Content-type: text/html ~ Stephen's Web ~ Lies and Distortions

Stephen Downes

Knowledge, Learning, Community

May 12, 2000

The big picture, of course, is the battle over environmental issues: whether the Earth is getting warmer, whether we are degrading the environment, whether, as AdBusters puts it, "economic progress is killing the planet."

The medium sized picture is a ream of small scale battles in limited arenas. There is the battle to influence Washington policy-makers, a battle waged by the likes of ecientist S. Fred Singer. There is the battle over the environmental agenda in schools, waged by writers such as Michael Sanera.

And then there is the hand-to-hand combat in the trenches, the push and pull battle for credibility and reasonableness. The environmentalists have the upper hand here, pointing as they do to obvious problems such as smog and resource depletion, and having no clear self-interest other than the defense of the planet.

But the full weight of industry propaganda is falling on the other side in a concentrated campaign to discredit the environmentalists. It's propaganda which looks convincing at first blush. But it's cheap and shallow and one only hopes that the future of the planet does not, in fact, depend on the shallow thinkers who write such tripe.

Let's zero in, then to one such battle: "The Dirty Secret of the Environmentalist Movement," published a couple of days ago by IntellectualCapital.Com

This article argues that

But a few cases from recent months show that environmental interests are as "special" as any other political group. And their lies and distortions are affecting the 2000 presidential campaign, as well as tarnishing the reputations of innocent people with little basis in fact."
The article then lists a set of "lies and distortions":
  1. The National Audubon Society - their president wrote in an editorial that
    [Michael] Sanera and his followers start by scaring people into believing that environmentalists are conspiring to brainwash children. Like a modern-day Flat Earth Society, they argue that basic scientific theories such as evolution, global warming and the effects of pollution are so unproven that government should not require their teaching, or should require them to be taught in tandem with religious or political concepts like creationism.

    To refute this claim, the article points to Sanera's membership in the CEI and argues that neither Sanera nor anyone else associated with the CEI is a creationst.

    Well and good. But Facts, Not Fear was produced, by Sanera's own admission by a coalition of groups, one of which is the Alabama Family Alliance, which is demonstrably pro creationist.

    Moreover, Sanera himself is also an Adjunct Scholar with the Heritage Foundation, which in turn is also demonstrably a part of the pro-creationist religious right.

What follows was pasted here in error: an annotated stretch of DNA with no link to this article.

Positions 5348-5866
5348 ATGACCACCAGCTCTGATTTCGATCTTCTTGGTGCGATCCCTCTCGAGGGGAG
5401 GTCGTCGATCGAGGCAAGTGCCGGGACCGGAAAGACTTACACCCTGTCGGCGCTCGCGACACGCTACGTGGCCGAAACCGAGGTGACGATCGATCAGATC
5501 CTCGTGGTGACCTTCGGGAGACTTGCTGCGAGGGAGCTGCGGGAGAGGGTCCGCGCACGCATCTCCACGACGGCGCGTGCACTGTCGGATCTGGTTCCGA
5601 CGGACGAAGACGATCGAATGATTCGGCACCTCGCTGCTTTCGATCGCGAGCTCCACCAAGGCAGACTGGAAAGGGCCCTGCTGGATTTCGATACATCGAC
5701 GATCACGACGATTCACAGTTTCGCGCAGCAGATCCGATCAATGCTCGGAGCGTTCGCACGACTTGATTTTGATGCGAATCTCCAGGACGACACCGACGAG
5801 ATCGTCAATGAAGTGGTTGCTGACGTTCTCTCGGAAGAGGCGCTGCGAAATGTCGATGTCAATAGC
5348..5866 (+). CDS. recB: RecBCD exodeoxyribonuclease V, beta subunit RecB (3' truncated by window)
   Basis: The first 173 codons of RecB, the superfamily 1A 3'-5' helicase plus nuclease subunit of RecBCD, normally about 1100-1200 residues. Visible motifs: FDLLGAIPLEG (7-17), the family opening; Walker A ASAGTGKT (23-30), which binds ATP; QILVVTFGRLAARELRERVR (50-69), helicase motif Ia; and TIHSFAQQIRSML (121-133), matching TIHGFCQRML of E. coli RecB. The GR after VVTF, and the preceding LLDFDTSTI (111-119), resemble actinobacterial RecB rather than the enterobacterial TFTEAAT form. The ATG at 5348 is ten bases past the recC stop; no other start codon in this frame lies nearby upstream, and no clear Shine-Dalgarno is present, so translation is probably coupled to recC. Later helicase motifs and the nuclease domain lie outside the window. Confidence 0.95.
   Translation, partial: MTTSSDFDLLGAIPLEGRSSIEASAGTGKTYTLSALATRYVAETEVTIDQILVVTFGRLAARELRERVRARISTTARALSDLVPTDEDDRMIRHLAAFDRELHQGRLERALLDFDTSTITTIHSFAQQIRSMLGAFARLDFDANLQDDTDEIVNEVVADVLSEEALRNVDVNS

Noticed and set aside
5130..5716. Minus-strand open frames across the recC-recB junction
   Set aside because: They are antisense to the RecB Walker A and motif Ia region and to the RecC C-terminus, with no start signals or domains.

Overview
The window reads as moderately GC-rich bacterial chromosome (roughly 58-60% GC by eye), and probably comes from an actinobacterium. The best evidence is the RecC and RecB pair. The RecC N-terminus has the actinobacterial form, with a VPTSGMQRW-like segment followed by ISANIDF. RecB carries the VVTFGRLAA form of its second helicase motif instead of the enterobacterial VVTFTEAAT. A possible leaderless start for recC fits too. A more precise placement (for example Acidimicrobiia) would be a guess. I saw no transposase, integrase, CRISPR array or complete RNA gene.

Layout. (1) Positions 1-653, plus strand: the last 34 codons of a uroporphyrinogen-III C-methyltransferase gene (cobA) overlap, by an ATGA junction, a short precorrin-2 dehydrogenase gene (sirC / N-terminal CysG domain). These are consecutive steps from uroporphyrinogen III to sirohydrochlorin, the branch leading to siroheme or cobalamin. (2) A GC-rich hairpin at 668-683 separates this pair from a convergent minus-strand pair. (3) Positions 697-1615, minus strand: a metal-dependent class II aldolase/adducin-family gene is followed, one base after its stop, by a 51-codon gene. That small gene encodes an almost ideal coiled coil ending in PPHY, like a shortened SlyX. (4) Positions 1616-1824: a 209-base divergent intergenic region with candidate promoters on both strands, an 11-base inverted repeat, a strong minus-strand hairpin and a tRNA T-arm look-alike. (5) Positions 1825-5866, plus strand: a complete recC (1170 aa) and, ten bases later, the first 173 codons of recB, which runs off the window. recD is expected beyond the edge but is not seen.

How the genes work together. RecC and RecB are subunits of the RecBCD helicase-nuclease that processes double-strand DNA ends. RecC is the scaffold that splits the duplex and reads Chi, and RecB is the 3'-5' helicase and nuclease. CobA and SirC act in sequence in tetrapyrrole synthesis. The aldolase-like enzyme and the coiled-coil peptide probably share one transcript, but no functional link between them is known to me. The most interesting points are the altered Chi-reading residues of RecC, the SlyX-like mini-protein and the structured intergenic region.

At worst, the president of the Audubon Society is guity of sloppy footnoting; clearly, there is nothing false or misleading about his statement, the 'Dirty Secrets' article notwithstanding.

  2. Next, the article targets a report issued by the U.S. Public Interest Research Groups (USPIRG) and the Clean Air Network which asserts that six of the 10 places in the country with the worst smog problems were in Texas, home of G.W. Bush.

    "Isn't that convenient?" suggests the article, which then goes on to point new measures had been added to this year's report, measures which appeared to single out Texas.

    Of course, a skeptical soul might ask why with all those extra resources and staff time, the two environmental groups managed to add exactly one new measure of the ozone problem to their report -- the one pointing at Bush.

    The question may be asked, but it takes a bit more than a question to support allegations of "lies and distortion". The article in no way shows that the new studies are false or distorted, or that the new measure is an invalid measure. 'Nudge nudge wink wink' seems to be the extent of their argument here.

  3. The article next targets the magazine Ozone Action for its article attacking S. Fred Singer, a leading opponent of global warming theory.

    Ozone Action, asserts the article, asserts that Singer has connections with the Moonies, a religious organization. "That is the most laughable charge," asserts the article, which while admitting that Singer once worked in an office owned by the Moonies, disavows any other connection with the group.

    But the connection is fairly clearly documented. Singer is the president of SEPP, the The Science and Environmental Policy Project. SEPP was founded in 1990 as an affiliate of the Washington Institute for Values in Public Policy, a Moon-funded think tank that provided SEPP with free office space. See the Unification Church's account of the Washington Institute here. The connection is also document in the Washington Post.

    So perhaps the connection ascribed isn't so "laughable". It is certainly a far cry from "lies and distortions".

The article concludes with a reference to the Audobon's misleading bird counts of 39 years ago and concludes by asking,
More importantly, how can anyone greet the pronouncements of environmental groups without the same skepticism they give the words of every other ethically challenged special-interest group in Washington?

I have to say - if this is the worst an article on environmentalist "lies and distortions" can find - some half-baked and demonstrably false accusations which are, quite frankly, mostly off-topic to begin with, then it begins to look like the environmentalists are pretty credible.

David Mastio and his publisher, IntellectualCapital.Com, by contrast, look pretty shallow, even tansparent, indeed.

Stephen Downes Stephen Downes, Casselman, Canada

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